The cost of e-discovery is forcing good companies to settle bad cases—but not for long. If your litigation budget had ears, “predictive coding” would be music to them.
How it works
Predictive coding is a “technology-assisted classifying process” in which “a human reviewer codes documents the computer identifies (as responsive)—a tiny fraction of the entire collection. Then, using the results of the human review, the computer codes the remaining documents in the collection for responsiveness.” There are four phases to the predictive-coding process:
- Phase 1: A senior lawyer chooses the responsive electronic documents based on his or her review of a sample of the electronic documents
- Phase 2: Phase 1 is repeated with senior lawyers until the computer is sufficiently “trained” to apply their conclusions across a wide set of documents (or the whole document set)
- Phase 3: The predictive coding software is deployed against the entire document set and will distinguish between relevant and non-relevant documents, or prioritize the documents on a scale of one to 100 (depending on the software you select)
- Phase 4: The documents that are machine-coded as responsive are subjected to a final human quality review and produced to the opponent
How it saves your company money
Using predictive coding software replaces the once overcrowded rooms of contract attorneys who pored over millions of records and billed by the hour. Rather than hiring 15 $80-per-hour reviewers working 40 hours per week for three weeks for a total review cost of $144,000, your company could conduct the same review with three senior lawyers at $600 per hour for eight hours at a total labor cost of $9,600, saving $134,400 without the cost of using the software. Furthermore, the empirical data on predictive coding confirms “the levels of performance achieved by ... technology-assisted processes exceed those that would have been achieved by ... the law students and lawyers employed by professional document-review companies—had they conducted a manual review of the entire document collection.”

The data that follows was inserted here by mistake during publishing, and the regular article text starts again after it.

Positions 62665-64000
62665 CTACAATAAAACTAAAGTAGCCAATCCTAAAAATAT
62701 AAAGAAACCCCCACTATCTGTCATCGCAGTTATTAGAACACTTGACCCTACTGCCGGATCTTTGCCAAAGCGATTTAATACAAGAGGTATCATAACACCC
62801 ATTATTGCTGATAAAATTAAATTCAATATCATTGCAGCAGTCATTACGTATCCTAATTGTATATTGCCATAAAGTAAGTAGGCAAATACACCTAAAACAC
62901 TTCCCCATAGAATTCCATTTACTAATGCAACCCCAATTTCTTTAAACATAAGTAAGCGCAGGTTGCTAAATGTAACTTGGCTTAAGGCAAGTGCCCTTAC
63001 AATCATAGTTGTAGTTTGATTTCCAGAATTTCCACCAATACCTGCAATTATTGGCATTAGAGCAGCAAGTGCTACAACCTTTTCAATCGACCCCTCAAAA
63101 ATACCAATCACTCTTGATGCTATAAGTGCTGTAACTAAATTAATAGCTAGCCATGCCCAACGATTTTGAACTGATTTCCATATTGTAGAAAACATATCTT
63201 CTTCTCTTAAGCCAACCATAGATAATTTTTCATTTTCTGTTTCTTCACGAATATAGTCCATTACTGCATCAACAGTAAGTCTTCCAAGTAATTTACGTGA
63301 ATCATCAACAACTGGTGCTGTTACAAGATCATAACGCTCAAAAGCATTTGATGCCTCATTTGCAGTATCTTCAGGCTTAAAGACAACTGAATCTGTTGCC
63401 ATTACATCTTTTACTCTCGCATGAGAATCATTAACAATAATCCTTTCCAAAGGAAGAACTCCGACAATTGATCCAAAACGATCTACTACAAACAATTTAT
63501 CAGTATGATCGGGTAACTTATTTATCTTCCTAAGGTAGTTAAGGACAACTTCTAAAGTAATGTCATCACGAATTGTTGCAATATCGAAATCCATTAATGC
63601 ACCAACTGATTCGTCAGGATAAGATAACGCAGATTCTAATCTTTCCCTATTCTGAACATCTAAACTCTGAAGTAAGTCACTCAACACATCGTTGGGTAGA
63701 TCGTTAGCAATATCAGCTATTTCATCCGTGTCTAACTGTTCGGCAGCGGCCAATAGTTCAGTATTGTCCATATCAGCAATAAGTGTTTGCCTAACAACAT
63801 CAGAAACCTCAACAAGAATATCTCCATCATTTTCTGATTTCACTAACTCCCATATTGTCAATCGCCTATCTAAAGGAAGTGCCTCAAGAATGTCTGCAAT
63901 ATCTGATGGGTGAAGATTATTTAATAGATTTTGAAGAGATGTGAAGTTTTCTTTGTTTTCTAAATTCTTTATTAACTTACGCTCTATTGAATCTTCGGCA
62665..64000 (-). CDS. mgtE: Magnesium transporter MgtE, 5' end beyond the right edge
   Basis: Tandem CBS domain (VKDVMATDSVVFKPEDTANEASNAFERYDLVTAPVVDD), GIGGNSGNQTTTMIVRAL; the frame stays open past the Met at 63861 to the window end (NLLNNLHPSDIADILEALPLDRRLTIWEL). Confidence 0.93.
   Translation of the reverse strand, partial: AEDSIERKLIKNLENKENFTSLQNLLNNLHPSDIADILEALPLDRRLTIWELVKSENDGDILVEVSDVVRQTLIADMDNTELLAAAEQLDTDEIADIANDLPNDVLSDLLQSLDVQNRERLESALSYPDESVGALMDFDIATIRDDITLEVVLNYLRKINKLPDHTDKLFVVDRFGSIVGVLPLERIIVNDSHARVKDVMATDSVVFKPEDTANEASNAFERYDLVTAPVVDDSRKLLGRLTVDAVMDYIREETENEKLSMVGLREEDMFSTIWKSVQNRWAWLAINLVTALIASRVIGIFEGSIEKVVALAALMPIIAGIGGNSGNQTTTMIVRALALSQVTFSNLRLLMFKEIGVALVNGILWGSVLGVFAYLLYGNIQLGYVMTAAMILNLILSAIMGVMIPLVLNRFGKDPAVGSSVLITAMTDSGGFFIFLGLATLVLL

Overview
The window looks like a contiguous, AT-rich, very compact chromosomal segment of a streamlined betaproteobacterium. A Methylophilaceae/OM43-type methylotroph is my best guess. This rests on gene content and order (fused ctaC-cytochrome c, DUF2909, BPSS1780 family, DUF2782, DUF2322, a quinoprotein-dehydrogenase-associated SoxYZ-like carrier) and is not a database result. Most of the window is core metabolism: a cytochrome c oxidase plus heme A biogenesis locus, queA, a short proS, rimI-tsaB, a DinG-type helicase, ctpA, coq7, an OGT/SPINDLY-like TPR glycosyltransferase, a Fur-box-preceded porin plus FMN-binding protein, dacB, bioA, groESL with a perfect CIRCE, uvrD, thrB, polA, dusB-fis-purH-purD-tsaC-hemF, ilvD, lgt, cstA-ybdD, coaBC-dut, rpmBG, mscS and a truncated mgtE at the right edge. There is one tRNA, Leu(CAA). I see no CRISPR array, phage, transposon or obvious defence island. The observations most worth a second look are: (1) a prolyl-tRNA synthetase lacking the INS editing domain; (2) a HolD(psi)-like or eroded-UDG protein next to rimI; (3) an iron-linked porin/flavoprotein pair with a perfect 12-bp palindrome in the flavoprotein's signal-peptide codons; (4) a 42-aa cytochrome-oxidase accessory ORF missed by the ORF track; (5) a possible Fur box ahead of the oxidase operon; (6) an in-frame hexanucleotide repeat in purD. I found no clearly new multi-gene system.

So, why isn’t anyone using predictive coding yet?
No one wants to be the guinea pig. To date, no court has evaluated (or endorsed) the use of predictive coding.
However, a forceful judicial “endorsement” has been asserted by Andrew Peck, U.S. Magistrate Judge for the Southern District of New York:
I know what you’re waiting for: You think one day a judge will deliver an opinion or a judgment which says in terms that a particular kind of technology is approved by the court. ... Perhaps you have a mental picture of the occasion: “It is the opinion of this court that the use of predictive coding is a proper and acceptable means of conducting searches under the Federal Rules of Civil Procedure. ...” Perhaps the judge will go on to praise the car which he or she drove to work, offer an endorsement of the floor polish used in the court, and give a quick puff, as it were, for his own favorite brand of cigarette. IT’S NOT GOING TO HAPPEN!
Take advantage of predictive coding now
Given that both counsel and clients risk hefty sanctions (including default or dismissal) if the predictive coding software fails to “predict” the relevance of an important document, it is wise to be cautious. Litigators, however, can and should take advantage of the cost-saving benefits of predictive coding now by involving the court and the opponent in the predictive-coding process.
1. Learn about predictive coding technology and select a vendor;
2. Seek the opponent’s agreement to use the technology after fully disclosing the risks (in writing);
3. If the opponent agrees, identify to the opponent the documents you have identified as relevant that will guide the software;
4. If the opposition does not agree, run a demonstration on a sample set to prove to the opposition the validity of the software and method;
5. If the opposition still does not agree, move the court to compel your opponent to pay for the cost of a manual review.
Predictive coding is far too enticing a cost-saving mechanism to remain in the shadows for very long. Use the above approach to introduce predictive coding into your cases, and your outside counsel will be able to get back to spending your litigation budget to win bad cases instead of settling them.